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Savings and ISA provider Scottish Friendly is today calling on all parents of children aged between four and 13 years old to check the status of their Child Trust Fund (CTF) after research revealed that over half (58 per cent) of parents with children in this age group were unaware of changing legislation that will allow them to move their money into a Junior ISA.
Following a widespread media and consumer group campaign, the Government announced last year that it will, from 6th April this year, give parents the option to voluntarily transfer any funds out of a CTF and into a Junior ISA (JISA).
According to HMRC, there are approximately 6.3 million Child Trust Fund accounts, while the research conducted by Scottish Friendly found that the current average CTF holds approximately £1,409 - meaning that as much as £8.9 billion currently held in these accounts could be moved to a JISA that will offer more flexibility and the potential for greater investment returns.
However, despite many parents being unaware of the forthcoming changes, when made aware, the vast majority of those surveyed in the Scottish Friendly report (80 per cent) said that they would be likely to take advantage of the new freedoms and move their child’s money to a JISA.
Calum Bennie, savings expert at Scottish Friendly, commented:
"The new rules are voluntary but essentially give parents the opportunity to seek out accounts with better interest rates or better growth potential and allow for more flexibility when building a savings pot for their children.
"There was a nationwide campaign to bring about these changes and allow more freedom in how parents save for their child’s future. However, no sooner was the campaign successful it seemed to drop-off the radar. So much so, that now there is a very real danger that if more isn’t done to let people know about the change in rules, parents may just end up leaving their money in a CTF where interest rates can be as little as 1.05%. It took a considerable amount of persuading the Government to make these changes, so it’s important these hard won gains aren’t forgotten about.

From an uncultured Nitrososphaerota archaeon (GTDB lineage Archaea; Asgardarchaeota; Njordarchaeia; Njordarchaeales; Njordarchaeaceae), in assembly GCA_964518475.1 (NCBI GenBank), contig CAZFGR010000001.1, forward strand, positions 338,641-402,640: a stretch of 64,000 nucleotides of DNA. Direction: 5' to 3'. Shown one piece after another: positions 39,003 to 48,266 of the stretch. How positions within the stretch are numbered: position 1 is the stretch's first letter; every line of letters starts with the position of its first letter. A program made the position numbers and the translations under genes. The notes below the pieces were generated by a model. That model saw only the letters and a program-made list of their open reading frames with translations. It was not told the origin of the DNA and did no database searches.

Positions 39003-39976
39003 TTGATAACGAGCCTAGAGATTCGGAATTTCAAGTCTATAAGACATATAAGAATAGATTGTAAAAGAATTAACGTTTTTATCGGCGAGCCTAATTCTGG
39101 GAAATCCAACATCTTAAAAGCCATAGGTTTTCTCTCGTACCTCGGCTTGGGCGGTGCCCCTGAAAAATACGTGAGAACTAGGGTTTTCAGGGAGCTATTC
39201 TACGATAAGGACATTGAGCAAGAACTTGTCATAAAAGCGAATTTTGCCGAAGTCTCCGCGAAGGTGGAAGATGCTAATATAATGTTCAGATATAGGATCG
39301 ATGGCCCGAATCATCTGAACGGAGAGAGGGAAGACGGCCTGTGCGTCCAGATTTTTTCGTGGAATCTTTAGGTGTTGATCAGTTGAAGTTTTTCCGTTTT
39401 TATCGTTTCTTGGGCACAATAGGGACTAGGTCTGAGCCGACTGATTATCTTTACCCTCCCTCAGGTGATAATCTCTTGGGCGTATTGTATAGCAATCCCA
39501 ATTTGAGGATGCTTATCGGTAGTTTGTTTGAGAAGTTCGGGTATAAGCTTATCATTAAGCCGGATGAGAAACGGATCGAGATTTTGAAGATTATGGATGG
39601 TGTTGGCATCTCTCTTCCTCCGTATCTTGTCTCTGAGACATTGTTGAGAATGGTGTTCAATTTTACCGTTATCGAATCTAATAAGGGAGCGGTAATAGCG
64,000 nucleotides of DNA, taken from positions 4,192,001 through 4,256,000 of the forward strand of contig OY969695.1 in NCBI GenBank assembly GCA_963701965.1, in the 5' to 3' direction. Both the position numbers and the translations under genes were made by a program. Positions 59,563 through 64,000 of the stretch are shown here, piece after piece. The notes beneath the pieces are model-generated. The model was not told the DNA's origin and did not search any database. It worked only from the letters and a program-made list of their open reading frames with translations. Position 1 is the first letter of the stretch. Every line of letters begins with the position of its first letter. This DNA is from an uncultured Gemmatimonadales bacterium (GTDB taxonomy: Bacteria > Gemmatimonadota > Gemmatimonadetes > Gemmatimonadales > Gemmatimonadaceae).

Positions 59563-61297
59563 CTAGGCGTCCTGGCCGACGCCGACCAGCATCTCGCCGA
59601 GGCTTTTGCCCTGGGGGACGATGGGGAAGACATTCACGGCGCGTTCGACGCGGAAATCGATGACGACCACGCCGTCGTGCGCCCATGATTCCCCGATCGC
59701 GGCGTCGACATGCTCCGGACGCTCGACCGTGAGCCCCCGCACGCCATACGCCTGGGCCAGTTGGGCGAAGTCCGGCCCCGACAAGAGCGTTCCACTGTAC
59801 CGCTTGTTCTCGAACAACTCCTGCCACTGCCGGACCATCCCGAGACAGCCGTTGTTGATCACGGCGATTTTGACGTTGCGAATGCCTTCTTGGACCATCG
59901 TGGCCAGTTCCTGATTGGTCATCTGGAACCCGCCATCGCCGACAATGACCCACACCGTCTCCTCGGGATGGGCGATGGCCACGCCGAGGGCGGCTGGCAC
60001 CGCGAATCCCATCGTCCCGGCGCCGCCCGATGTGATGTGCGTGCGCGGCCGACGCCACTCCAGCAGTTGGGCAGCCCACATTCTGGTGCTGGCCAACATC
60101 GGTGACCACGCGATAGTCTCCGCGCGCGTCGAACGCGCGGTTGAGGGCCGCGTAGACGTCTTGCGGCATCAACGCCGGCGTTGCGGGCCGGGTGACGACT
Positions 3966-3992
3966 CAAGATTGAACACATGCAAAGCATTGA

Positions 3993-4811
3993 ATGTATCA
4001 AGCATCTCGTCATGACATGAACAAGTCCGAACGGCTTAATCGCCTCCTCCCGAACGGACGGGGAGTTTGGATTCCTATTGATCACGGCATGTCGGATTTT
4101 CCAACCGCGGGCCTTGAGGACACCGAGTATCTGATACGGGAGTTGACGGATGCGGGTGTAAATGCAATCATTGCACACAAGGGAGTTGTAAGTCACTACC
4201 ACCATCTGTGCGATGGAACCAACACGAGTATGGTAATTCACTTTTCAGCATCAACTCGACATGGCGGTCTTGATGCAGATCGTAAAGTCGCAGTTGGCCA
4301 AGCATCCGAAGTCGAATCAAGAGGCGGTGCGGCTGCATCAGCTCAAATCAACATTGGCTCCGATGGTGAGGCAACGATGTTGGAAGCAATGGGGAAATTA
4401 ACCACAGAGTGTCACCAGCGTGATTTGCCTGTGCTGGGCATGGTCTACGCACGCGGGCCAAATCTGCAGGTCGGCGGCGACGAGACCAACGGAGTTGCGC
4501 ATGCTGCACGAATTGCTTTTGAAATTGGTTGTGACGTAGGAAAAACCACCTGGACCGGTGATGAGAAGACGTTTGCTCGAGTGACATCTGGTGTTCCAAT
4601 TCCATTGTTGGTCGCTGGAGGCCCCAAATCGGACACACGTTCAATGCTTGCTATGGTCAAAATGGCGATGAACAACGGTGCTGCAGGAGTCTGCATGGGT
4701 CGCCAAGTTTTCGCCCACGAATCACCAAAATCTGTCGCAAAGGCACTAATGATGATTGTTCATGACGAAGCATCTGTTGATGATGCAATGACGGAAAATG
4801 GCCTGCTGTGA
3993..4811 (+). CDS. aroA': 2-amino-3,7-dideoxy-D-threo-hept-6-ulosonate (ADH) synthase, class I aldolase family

"While the decision on how to save for a child’s future is completely up to the individual, and dependent on a number of factors, it is important that parents are aware of all of the options out there so that they are able to make the best decision for their children. You wouldn’t just buy the first house you were shown, so why should parents settle for meagre interest rates on many CTF cash or poorly performing stocks and shares accounts when there are so many other options out there. Those parents who do plan to leave their money in CTFs should do so out of choice, not apathy."
Scottish Friendly is not responsible for the accuracy of the information displayed on externally linked third party websites. The Scottish Friendly Group of Companies consists of the following companies: Scottish Friendly Assurance Society Limited – Authorised by the Prudential Regulation Authority and regulated by the Financial Conduct Authority and the Prudential Regulation Authority. Member of AFM, Member of ABI: Life, Savings and Investments. Scottish Friendly Asset Managers Limited – Authorised and regulated by the Financial Conduct Authority. Member of The Investment Association. Registered in Scotland No 187215: OEIC Managers, ISA Managers. Scottish Friendly Insurance Services Limited – Authorised and regulated by the Financial Conduct Authority. Registered in Scotland No 113007. SFIS (Nominees) Limited - Registered in Scotland No 397351. Head office: Scottish Friendly House, 16 Blythswood Square, Glasgow G2 4HJ.